An HD-transmitted TV series, Man Men translates extremely well to the home viewing format, presented almost flawlessly on Blu-ray with a 1080p High Definition video rendition in the series' original transmitted aspect ratio of 1.78:1. It really does look amazing, and for each episode's forty-five minute runtime you almost feel like you were back in the 60s amidst whisky-sipping execs in lavish offices. In fact, those who experienced it for themselves will no doubt attest to the fact that it probably never even looked this good. With keen attention to detail, Weiner's brainchild makes for perfect High Definition TV material. Detail is spectacular, the image totally devoid of defects and showing no softness, or edge enhancement over its entire run. I've honestly never seen a TV show look this good - even the Bruckheimer-helmed CSIs with their clinical caserooms and neon-lit streets do not hold up this well to scrutiny. Near-perfect maybe, but never this perfect. Even the black levels on this show astound; the shadows strong throughout and night sequences remaining unquestionably solid. Top notch. What’s keeping it from a 10/10 you ask? Well, Joan’s dress in the Christmas episode was a bit too red, to the point of bleeding around the edges. Seriously, that’s how hard you have to look to find anything wrong with this image. Excellence.
I’ve always maintained that some shows just don’t have the gusto to make a DTS-HD Master Audio track work. Mad Men felt like one of them, but this season has stepped up a notch. It may not be as punchy as 24, nor have as many flashy effects noises as CSI, but it presents a lovingly recreated 60s ambience, complete with period song tracks and superb atmospherics. The focus is primarily on the important dialogue, which is certainly never less than clear and coherent. Ambient effects are subtle but well observed, and the score does come into play, offering up even a little low end bass rumble at key moments. Both the opening credits track and the varying closing track play vital roles in the broader-ranged aspects of the experience, highlights in a reasonably restrained but nonetheless atmospheric aural offering.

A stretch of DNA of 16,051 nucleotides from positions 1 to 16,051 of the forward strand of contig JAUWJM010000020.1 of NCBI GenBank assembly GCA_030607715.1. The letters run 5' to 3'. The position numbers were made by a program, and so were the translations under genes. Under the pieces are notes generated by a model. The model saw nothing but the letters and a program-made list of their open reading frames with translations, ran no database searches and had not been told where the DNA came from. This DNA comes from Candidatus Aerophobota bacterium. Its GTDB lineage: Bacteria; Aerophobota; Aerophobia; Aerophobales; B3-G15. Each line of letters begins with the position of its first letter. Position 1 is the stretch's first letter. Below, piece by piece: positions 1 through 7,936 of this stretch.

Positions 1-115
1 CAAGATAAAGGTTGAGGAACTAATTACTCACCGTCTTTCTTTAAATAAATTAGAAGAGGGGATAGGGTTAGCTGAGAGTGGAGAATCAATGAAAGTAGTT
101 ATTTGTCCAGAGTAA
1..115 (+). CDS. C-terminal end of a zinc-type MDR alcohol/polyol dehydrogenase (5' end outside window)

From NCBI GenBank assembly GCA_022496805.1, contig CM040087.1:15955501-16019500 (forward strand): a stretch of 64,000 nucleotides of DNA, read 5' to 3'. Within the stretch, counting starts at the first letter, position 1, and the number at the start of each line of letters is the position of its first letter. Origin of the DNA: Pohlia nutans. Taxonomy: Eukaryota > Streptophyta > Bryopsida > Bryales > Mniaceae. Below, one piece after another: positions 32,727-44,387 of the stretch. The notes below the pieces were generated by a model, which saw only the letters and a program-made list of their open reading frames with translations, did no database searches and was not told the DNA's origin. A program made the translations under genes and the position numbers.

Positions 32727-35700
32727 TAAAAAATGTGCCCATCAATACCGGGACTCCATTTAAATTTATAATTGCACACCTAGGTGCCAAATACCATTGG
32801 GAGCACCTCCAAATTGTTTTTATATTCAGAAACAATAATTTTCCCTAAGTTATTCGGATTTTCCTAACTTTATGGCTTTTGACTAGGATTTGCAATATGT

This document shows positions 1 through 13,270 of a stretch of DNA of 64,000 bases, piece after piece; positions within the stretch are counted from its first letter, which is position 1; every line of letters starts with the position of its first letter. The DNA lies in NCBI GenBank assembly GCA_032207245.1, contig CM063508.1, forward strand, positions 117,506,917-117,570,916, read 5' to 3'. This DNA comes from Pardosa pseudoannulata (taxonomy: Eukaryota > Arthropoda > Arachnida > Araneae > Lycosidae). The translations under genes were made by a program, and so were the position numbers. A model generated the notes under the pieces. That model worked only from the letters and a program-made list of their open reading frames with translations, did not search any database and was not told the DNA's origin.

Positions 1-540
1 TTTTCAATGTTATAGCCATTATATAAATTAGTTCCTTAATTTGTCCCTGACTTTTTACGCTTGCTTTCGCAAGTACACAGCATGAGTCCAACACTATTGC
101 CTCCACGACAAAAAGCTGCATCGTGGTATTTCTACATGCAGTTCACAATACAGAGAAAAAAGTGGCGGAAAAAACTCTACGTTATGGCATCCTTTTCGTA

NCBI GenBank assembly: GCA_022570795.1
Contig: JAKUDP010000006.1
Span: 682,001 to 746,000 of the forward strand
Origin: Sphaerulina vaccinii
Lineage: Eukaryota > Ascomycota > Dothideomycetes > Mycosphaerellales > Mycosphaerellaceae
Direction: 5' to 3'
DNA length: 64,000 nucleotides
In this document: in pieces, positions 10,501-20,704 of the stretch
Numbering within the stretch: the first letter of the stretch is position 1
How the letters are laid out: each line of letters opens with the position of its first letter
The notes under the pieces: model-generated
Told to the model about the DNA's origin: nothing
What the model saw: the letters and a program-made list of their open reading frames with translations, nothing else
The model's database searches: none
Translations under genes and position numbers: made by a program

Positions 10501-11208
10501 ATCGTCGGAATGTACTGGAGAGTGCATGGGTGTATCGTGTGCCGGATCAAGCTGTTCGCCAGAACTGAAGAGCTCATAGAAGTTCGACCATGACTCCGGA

The Seasons of Mad Men have always come sporting a broad array of extras – most notably averaging two commentaries per episode. Season 4 is no exception, boasting a whopping 25 Audio Commentaries, with associated cast and crew involved in all of them.
The season premiere gets the two most important players – series creator/writer Matthew Weiner and lead actor Jon Hamm; and other episodes see contributions from the actors who play the characters Pete, Roger and even Price, as well as some of the supporting players – with Weiner popping up for over half of the commentaries. The conversations range from episode-specific notes to broader-themed discussions; with the overreaching story-arc of this fledgling company trying to get off the ground playing in the background to every contribution. I can’t imagine who is going to be able to listen to all of these commentaries, but if you pick and choose a few – perhaps on your favourite episodes; or perhaps those with your favourite participants – then I’m sure you won’t be disappointed.
Marketing the Mustang: An American Icon is a 27 minute Featurette, consisting of archive footage, charting, in great detail, the birth of this American automobile, which was a turning point in the history of Ford (and perhaps the motor car in general).
Divorce: Circa 1960’s runs at a whopping 79 minutes and is split into three parts, taking a comprehensive look at marriage and divorce in the 60s, and what it meant for both men and, arguably more importantly in this era, women. Juxtaposing film clips with archive footage, it’s an interesting and mammoth trawl through history.
How to Succeed in Business Draper Style offers us nearly an hour (again, split into parts) of interesting discussions on the world of advertising, and what you need to do to get ahead. Another great offering, it doesn’t feel like it has the same punch, or relevance, as the Divorce Featurette, but it’s still worth checking out.
1964 Presidential Campaign takes 31 minutes to look at the promotional campaigns run during the election, with archive footage, narration and text-based prompts charting the run-up to the election and how the ads helped secure the win. Putting the show in context, and highlighting what makes the ‘Mad Men’ job so important, this is another weighty, must-watch extra.
Mad Men Season 4 offers a brand new beginning to fans of the show, as characters are forced to reinvent themselves, and the drama takes on a different path with the financial problems of the new firm reflecting the current economic crisis pervading the Western world. At the heart of it all – once again – is the implacable, flawed Don Draper, the mysterious ad man who still has alcohol and women troubles but, this time, has to deal with his problems head-on, or find himself broke and alone. It’s a pivotal year, and it’s no wonder that three further seasons have been commissioned off the back of this standout effort.
On Region Free UK Blu-ray we get excellent video, great audio and all the extras you could possibly want – and more – on a release that it sure to please fans, and should arguably already have been preordered by them. Newcomers? Hunt down the box set that includes the first three seasons and start back at the beginning. Working your way steadily to where we are now is half the fun that this lavish TV show offers. I can’t wait to see where they go from here.
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